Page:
The Black Swan is a stew of a novel — like the stews the narrator cooks up on the century-old stove in the galley of the Black Swan, a 90-foot steel schooner from the turn of the 20th century plying the tourist windjammer trade on the coast of Maine. No one flavor dominates; instead, we get spicy ingredients — a brutal mate, cowed crew, unseen captain and a mystery that could ruin the ship and her owners, as well as a comfort-food story of personal discovery and healing. Toss in a generous primer on the routines of a well-managed tour of the coast of Maine, and you have a hearty meal indeed.

And like a stew, the narrative is all tossed together. In the first chapter, headed by the word “tunc,” the narrator, Margaret Noonan, leaving behind a wrecked career and sinking marriage, joins the Black Swan, only to find herself isolated on an unhappy ship. In the next chapter, headed by the word “nunc,” the reader finds happy passengers, a gleaming galley smelling of fresh-baked bread, a new captain, and a happy, hard-working Margaret, captain of belowdecks. “Nunc” and “tunc” now and then alternate throughout the book; the “tunc” chapters telling the story of the mystery of the Black Swan and her strange crew, and the “nunc” chapters telling the happy aftermath.

Clearly, Christina Moore did not write a straight-ahead mystery novel. Even the murder at the climax of the book is foretold in many of its details in a story told in a shore-side bar. The heart of the story is Margaret’s journey from wounded middle-aged corporate survivor, working her way through isolation and loneliness to healing and integration, into the world of the Black Swan and its coastal homeport. The reader admires Margaret for her grit, her hard work, and the effort she makes on behalf of the paying passengers, who are sometimes as much victims as she is. In the end she does not find romantic love, but something almost better, a place where she is needed and respected, a place like home.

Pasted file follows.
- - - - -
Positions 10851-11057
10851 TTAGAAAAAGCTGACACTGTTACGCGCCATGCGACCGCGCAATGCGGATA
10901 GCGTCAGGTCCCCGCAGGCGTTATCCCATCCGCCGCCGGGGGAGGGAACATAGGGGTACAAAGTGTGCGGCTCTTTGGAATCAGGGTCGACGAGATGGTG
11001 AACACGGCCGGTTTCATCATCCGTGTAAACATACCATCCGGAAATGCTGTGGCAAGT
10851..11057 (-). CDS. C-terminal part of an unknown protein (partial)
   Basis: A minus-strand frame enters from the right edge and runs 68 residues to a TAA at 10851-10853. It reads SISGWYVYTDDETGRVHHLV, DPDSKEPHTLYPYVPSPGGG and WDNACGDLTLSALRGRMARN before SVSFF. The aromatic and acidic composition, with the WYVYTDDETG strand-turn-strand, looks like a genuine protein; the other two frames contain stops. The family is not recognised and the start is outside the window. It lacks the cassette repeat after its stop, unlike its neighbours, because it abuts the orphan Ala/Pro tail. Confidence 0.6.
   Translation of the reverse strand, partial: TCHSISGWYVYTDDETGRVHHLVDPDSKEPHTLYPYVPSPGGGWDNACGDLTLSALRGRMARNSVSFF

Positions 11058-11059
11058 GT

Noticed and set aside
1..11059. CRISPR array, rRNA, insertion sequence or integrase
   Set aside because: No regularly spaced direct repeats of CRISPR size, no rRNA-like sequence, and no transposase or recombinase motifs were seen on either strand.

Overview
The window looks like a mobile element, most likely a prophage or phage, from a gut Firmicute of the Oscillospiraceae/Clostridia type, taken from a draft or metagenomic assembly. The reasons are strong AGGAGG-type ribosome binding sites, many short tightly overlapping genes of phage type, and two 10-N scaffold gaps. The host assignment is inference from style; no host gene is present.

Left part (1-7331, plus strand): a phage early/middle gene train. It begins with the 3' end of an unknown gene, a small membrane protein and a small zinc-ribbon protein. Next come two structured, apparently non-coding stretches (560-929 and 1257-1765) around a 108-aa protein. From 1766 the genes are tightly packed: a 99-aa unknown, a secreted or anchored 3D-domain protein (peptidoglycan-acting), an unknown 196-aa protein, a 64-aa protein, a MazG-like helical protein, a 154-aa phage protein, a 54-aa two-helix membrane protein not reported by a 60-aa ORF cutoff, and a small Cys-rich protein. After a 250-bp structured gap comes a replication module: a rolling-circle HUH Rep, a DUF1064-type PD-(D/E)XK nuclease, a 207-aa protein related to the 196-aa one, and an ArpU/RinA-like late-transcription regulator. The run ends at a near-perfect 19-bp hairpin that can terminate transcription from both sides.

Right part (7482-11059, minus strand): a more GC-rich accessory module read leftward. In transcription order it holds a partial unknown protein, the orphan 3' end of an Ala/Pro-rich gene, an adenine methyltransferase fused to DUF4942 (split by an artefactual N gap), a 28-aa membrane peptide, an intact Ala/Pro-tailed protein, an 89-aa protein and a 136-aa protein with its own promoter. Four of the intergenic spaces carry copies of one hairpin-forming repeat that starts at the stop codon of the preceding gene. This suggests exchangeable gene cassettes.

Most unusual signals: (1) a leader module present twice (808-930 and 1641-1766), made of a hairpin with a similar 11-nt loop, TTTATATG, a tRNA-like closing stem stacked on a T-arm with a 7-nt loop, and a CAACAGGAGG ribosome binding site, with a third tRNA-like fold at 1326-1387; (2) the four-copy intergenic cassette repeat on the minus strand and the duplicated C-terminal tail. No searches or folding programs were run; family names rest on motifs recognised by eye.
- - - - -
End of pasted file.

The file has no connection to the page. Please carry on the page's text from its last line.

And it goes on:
The Black Swan will not satisfy if the reader is looking for the direct action and struggle of a Sea Wolf, but it has some of the nitty-gritty of the seaboard life found in Dana’s Two Years Before the Mast. But the story is compelling as the resourceful and undaunted Margaret strives to deal with her personal demons, and faces the harshness of her mate and the smuggler’s mystery of Black Swan’s past as well as her present.

The Black Swan by Christina Moore (Storm Petrel Publications, 2007; 223 pages)